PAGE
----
Setauket in Suffolk County, New York — The American Northeast (Mid-Atlantic)
a skirmish on August 24, 1777
this tablet is placed by
Daughters of the Revolution
August 24, 1927
Among the patriots were
Rev. Zachariah Greene
Erected 1927 by Daughters of the Revolution.
Marker series. This marker is included in the Daughters of the American Revolution marker series.
Location. 40° 56.714′ N, 73° 6.829′ W. Marker is in Setauket, New York, in Suffolk County. Marker is on Main Street west of Bates Road, on the left when traveling west. Touch for map. Marker is at or near this postal address: 108-114 Main Street, East Setauket NY 11733, United States of America.
Other nearby markers. At least 8 other markers are within walking distance of this marker. Setauket Post Office (about 300 feet away, measured in a direct line); Capt. Joseph Swift House (about 400 feet away); Zachariah Hawkins Home (about 500 feet away); Setauket Village Green (about 600 feet away); Mary (Longbothom) Muirson Caroline Church of Brookhaven, 1729 (about 600 feet away); Setauket World War I Memorial (about 700 feet away); Setauket World War II Memorial (about 700 feet away). Touch for a list and map of all markers in Setauket.
More about this marker. The rock and marker are visible from and quite close to the road.
Also see . . .
1. Battle of Setauket (Wikipedia). "The Battle of Setauket (August 22, 1777) was a failed attack during the American Revolutionary War on a fortified Loyalist outpost in Setauket, Long Island, New York, by a force of Continental Army troops from Connecticut under the command of Brigadier General Samuel Holden Parsons....In an attempt to repeat the success of the earlier Meigs Raid against Sag Harbor, Parsons' force crossed Long Island Sound to attack the Loyalist position. Alerted by spies to the planned assault, Lieutenant Colonel Richard Hewlett strongly fortified the local Presbyterian church, surrounding it with a stockade and earthworks. After Hewlett rejected Parsons' demand to surrender, a brief firefight ensued that did no significant damage. Parsons then withdrew and returned to Connecticut." (Submitted on March 10, 2018.)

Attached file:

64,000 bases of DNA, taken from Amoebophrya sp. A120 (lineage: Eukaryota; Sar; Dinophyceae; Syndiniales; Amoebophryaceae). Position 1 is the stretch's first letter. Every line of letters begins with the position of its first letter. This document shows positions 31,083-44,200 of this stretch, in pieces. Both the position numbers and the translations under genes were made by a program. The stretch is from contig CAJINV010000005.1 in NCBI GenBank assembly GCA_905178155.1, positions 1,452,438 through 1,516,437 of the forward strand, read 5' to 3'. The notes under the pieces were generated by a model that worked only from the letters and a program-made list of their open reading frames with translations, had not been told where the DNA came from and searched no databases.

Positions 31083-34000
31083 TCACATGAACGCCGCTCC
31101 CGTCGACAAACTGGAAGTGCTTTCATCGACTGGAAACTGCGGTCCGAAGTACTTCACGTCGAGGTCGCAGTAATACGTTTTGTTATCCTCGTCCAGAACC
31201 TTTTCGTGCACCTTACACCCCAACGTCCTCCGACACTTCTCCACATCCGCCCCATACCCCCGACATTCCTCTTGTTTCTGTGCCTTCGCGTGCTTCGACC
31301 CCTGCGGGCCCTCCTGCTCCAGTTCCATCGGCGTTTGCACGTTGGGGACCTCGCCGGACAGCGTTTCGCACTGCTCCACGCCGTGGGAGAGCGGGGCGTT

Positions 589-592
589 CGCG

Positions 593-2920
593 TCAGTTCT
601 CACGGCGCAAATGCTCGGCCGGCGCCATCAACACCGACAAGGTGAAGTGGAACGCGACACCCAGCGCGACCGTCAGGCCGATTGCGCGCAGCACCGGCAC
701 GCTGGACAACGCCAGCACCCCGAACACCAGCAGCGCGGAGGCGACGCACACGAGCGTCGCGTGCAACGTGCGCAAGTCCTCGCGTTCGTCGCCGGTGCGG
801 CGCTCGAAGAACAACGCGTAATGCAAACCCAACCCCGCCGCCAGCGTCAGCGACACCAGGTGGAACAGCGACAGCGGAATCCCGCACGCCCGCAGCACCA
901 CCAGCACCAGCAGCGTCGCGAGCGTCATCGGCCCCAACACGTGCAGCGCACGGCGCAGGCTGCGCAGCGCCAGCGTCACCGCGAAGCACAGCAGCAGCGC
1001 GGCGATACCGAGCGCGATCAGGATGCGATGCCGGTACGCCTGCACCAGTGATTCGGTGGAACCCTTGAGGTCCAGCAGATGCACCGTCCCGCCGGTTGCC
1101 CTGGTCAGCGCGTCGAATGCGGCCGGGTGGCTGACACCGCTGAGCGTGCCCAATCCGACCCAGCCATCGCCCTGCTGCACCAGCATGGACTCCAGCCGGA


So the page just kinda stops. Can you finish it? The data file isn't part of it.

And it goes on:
2. Frank Melville Memorial Park (Wikipedia). "Sitting adjacent to the park on the East side is the Patriot's Hollow State Forest. It is home to "Patriot's rock", which was once a meeting place of the Setalcott Indians and the site of Reverend Nathaniel Brewster's first sermon. During the Revolutionary war, it was the site of a skirmish with Tory forces garrisoned in the nearby Presbyterian church on August 24, 1772. The property was sold to the Three Village Community Trust in 2010." (Submitted on March 10, 2018.)
Categories. • Colonial Era • War, US Revolutionary •
Credits. This page was last revised on March 10, 2018. This page originally submitted on March 10, 2018, by Andrew Ruppenstein of Sacramento, California. This page has been viewed 57 times since then. Photos: 1, 2. submitted on March 10, 2018, by Andrew Ruppenstein of Sacramento, California.